Dustin Bellon warned some of the workers at his commercial construction company that he was going to be showing up late and leaving early during deer season – especially with the trail-camera photos he had of a big buck on land he was hunting in Beauregard Parish.
Bellon, who lives in Moss Bluff, said the big buck – a typical 5×5 with 24-inch main beams, tines as long as 12 inches and bases 5½ inches in circumference – started showing up in photos early on, but “at first, they were all at night.
“He looked pretty impressive on the trail cams. We don’t see a lot of bucks like that around here,” he said. “Then, I started to get a few in daylight. I told everybody, I was going to be late – and leaving work early – until we run out of season.”
But that didn’t always work out – and the times it didn’t, he just about freaked out.
“We have a construction job at a church, my church, and one morning, I was talking to the preacher at 7:30, and he showed up on the trail cam that morning at 7,” Bellon said. “I hunted three or four days right after that, and all I saw were small bucks and does. One afternoon that week, my wife had something planned, and I had to stay home with the kids, and he showed up that afternoon.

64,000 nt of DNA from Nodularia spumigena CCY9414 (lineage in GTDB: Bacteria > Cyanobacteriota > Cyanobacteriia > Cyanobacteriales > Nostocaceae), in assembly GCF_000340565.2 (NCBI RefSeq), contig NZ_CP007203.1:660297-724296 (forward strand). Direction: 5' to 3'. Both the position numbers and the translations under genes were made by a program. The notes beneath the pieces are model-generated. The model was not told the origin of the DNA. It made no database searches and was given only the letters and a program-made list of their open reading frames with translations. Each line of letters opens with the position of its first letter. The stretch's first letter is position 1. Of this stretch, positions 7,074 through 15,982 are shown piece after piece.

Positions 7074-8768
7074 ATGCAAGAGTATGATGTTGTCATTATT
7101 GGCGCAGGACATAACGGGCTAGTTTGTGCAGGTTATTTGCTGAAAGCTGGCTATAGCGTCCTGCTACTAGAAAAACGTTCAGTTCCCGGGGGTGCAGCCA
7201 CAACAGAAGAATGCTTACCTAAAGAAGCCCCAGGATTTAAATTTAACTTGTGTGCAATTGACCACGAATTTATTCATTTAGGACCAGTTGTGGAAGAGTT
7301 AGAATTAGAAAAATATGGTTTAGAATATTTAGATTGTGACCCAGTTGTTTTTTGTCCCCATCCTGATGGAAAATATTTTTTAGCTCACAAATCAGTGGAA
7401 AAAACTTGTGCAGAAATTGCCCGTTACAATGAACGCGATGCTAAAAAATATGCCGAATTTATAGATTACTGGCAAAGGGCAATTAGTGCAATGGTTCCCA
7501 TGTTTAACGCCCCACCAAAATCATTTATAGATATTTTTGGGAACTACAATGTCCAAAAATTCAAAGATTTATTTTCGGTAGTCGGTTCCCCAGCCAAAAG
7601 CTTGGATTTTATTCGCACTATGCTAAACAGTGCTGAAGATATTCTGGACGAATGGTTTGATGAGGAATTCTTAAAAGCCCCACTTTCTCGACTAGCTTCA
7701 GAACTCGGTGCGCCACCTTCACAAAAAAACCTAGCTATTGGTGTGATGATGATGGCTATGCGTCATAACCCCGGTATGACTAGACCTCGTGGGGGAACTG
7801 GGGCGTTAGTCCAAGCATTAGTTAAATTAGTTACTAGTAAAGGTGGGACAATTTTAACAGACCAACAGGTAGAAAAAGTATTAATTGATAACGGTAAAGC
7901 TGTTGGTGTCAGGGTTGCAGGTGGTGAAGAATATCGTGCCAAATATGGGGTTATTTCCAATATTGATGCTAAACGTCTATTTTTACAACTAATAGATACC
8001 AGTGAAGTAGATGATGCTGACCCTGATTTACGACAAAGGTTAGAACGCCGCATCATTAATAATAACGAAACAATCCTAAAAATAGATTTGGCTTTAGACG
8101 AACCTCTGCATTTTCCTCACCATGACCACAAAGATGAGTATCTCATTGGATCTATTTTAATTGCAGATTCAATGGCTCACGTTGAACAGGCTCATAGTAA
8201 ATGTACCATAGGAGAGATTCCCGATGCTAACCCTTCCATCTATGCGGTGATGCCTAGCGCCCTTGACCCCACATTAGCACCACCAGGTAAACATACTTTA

“I told everybody, ‘I’m done. I’m hunting every day.’”
Bellon gets his buck
Several days later, on Nov. 10, Bellon was in a box blind, overlooking a food plot one morning, when the big buck just appeared, running the does out of the greenery and starting to feed.
At 180 yards, the buck was dead moments later, a bullet from Bellon’s .308 through both shoulders.
“He fell right where he was standing,” Bellon said. “I have a trail-cam picture of him when he showed up, then I had a trail-cam picture of me showing up on my 4-wheeler. It was 7:16 a.m.”
What Bellon saw when he walked up was a buck with a huge, heavy, chocolate-colored, symmetrical rack with 12-inch tines, heavy bases and heavy, 24-inch beams. Bellon said he measured the buck the same day and came up with 176 inches. Simmons Sporting Goods scored it at 181 7/8.
“I’m going to say he was probably chasing those does,” Bellon said. “Where he came from, they all come from; everything comes from that direction. There are a lot of planted pines and water oaks.
“This is a family farm we have up there, 160 acres. I’ve always wanted food plots like you see on television. I’ve planted persimmon trees, cedars. They really like to rub cedars. I’ve planted them there for that reason, and they hit them pretty hard.
“The food plot was just a mix from the (feed) store. There was clover, rape, turnips, chickory, radishes, probably some rye. It’s probably about 200 yards from my box, and I had some rice bran out a little closer.”
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